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Resources and references.

We employ a data-driven, strategic approach to our work. 

The following resources provide fundamental context for our pursuit to preserve wild horses and burros on your public lands. 

A unanimous act of Congress.

In 1971, Congress unanimously passed, and President Nixon signed, the Wild and Free-roaming Horses and Burros Act. 

“Congress finds and declares that wild free-roaming horses and burros are living symbols of the historic and pioneer spirit of the West; that they contribute to the diversity of life forms within the Nation and enrich the lives of the American people; and that these horses and burros are fast disappearing from the American scene. It is the policy of Congress that wild free-roaming horses and burros shall be protected from capture, branding, harassment, or death; and to accomplish this they are to be considered in the area where presently found, as an integral part of the natural system of the public lands.”

Guided by science.

In 2013, the National Academy of Science released a thorough report on ways to utilize science for the improvement of the federal Wild Horse and Burro Program. This report provides a strong case for halting wild horse roundups and implementing available alternatives to humanely manage wild horses on the range where they belong. 

Read the report.

Fertility control is our major success.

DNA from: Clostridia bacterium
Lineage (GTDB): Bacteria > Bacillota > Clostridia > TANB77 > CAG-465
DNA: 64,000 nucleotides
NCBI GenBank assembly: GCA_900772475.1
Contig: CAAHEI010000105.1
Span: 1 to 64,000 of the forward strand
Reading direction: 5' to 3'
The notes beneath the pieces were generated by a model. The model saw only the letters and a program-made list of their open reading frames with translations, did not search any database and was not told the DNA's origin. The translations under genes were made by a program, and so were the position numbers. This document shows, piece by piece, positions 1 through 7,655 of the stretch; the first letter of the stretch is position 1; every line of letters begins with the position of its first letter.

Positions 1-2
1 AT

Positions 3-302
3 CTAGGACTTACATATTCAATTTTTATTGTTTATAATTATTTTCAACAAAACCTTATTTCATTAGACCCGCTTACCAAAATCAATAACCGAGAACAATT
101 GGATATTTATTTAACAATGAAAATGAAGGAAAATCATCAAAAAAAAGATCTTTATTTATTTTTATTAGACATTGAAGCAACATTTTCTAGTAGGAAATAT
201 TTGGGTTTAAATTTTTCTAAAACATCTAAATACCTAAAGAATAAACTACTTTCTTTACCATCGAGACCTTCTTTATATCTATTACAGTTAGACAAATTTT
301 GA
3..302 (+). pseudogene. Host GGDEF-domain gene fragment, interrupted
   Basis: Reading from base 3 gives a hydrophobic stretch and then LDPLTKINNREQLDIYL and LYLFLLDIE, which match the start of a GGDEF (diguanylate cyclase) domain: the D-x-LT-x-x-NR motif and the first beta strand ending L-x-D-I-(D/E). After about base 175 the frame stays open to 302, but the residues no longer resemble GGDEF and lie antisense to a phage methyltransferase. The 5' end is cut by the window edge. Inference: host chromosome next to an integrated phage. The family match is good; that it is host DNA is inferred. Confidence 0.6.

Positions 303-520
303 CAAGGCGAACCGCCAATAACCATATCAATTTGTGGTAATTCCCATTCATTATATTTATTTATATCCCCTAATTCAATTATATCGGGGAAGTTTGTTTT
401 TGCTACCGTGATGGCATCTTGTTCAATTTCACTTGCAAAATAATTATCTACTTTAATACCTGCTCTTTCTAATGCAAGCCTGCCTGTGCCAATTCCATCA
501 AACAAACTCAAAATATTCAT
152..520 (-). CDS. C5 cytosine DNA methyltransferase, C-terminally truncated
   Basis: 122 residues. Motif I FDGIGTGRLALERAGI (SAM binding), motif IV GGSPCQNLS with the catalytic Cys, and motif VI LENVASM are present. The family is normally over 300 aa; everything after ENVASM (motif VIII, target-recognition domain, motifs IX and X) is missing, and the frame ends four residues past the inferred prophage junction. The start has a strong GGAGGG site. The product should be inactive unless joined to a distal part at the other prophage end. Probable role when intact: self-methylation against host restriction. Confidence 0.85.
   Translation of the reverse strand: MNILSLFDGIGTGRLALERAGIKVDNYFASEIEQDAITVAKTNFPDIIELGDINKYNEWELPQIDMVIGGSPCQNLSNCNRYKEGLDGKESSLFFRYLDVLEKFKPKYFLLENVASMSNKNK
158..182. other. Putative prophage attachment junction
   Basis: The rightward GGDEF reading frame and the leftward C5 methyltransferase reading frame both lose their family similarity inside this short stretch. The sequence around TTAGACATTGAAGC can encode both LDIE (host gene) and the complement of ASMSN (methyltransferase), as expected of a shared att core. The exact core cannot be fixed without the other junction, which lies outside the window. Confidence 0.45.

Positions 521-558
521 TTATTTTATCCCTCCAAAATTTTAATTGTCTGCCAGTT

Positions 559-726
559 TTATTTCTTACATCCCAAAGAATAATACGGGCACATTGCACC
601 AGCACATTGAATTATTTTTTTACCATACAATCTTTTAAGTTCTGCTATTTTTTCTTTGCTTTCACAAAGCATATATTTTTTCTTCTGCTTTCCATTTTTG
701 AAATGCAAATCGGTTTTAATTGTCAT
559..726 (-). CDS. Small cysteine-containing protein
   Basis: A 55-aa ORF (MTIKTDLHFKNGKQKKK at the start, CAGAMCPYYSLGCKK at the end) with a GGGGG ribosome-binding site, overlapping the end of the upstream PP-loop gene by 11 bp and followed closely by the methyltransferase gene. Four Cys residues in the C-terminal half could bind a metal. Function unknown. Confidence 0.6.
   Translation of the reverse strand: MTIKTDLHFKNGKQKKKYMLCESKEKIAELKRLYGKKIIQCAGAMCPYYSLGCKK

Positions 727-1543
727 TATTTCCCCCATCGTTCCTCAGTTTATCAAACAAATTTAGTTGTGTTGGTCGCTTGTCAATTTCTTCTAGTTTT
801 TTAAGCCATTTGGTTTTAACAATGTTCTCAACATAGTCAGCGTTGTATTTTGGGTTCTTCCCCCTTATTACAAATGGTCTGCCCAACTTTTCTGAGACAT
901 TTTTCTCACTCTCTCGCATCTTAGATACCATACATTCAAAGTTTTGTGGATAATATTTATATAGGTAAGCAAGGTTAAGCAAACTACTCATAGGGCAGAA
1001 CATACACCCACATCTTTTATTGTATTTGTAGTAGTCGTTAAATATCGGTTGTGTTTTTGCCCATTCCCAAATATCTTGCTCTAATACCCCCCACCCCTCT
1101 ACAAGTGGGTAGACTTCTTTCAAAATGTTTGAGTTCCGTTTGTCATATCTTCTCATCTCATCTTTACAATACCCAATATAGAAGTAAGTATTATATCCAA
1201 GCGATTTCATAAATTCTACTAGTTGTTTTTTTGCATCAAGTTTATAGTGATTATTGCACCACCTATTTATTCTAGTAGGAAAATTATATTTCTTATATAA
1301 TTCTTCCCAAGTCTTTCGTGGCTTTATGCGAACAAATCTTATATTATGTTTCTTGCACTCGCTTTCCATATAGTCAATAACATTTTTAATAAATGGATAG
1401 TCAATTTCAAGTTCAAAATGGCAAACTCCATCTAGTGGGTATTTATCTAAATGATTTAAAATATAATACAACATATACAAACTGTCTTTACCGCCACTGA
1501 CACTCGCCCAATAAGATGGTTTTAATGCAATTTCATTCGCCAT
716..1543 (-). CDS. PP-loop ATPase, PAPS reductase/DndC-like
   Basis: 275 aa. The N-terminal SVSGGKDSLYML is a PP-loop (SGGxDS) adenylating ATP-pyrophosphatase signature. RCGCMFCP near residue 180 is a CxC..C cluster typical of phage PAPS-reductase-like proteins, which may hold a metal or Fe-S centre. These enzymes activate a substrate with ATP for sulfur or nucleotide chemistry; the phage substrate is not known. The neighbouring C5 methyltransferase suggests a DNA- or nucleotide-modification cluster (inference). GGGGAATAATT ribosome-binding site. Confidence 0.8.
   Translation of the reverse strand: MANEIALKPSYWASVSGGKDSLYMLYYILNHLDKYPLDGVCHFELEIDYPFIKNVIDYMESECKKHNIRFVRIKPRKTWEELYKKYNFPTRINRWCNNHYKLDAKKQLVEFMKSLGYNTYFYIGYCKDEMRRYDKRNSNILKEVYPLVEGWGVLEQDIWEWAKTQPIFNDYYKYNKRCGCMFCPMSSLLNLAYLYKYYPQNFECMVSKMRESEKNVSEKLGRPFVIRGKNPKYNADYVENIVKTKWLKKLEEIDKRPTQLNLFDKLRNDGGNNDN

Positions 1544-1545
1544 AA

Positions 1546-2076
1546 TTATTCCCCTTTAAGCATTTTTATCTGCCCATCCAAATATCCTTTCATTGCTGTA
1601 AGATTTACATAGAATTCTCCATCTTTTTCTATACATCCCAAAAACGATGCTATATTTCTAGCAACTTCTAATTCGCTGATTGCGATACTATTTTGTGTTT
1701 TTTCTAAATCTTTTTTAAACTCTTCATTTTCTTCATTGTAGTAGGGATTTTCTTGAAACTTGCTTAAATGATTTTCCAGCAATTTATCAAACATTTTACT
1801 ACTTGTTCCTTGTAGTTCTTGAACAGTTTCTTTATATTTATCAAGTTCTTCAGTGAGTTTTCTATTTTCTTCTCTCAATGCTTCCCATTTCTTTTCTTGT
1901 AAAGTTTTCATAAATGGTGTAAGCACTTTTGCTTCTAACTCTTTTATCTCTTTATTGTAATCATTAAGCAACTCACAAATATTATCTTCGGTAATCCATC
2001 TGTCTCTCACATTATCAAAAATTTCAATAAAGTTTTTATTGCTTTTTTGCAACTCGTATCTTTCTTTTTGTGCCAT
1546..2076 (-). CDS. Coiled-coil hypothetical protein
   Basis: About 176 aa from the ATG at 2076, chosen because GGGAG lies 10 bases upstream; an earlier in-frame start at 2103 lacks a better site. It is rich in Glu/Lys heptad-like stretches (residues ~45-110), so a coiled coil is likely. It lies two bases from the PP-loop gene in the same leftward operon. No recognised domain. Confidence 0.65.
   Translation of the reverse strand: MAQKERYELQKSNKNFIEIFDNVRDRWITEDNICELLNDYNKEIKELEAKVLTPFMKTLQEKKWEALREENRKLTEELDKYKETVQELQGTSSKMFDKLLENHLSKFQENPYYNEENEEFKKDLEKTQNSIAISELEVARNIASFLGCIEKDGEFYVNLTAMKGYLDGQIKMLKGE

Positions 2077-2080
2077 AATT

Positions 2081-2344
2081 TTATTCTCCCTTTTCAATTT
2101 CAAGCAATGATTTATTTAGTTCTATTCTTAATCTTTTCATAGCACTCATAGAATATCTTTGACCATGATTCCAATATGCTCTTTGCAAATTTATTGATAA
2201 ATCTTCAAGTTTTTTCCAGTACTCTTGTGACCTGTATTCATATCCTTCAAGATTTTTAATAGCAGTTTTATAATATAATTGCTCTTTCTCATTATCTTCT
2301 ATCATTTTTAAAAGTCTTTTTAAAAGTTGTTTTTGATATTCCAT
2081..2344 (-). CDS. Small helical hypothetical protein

We’ve implemented the largest fertility control program in the world, right here in Nevada. PZP is scientifically proven with over 30 years of success. It’s humane, effective, and costs taxpayers absolutely nothing.

 

Livestock impact.

8 times more public land is authorized for livestock than for wild horses and burros. Wild horses and burros are confined to just 27 million acres designated as their habitat of the nearly 245 million the BLM manages. And, the BLM allows no more than 27,000 wild horses and burros to remain free, while simultaneously permitting approximately 700,000 to 1 million cow/calf pairs to graze. 

Commercial livestock ranchers often site the wild horse population as the root cause of resource depletion and landscape deterioration. In fact, studies show that the massive numbers of livestock grazing public lands significantly impact rangeland health.

Myths and Misconceptions

We’ve got the unbiased data that debunks private-interest driven propaganda so deeply rooted in the wild horse issue. 

Get your data here.

More must-reads on the wild horse issue.

There’s a wealth of knowledge covering the complexity of the wild horse and burro issue -- if you know where to find it. That's why we put the best studies, data, and expertise in one spot, so you can read what’s been published from credible sources (and share with others as often as you want).

Roam our resource library for more.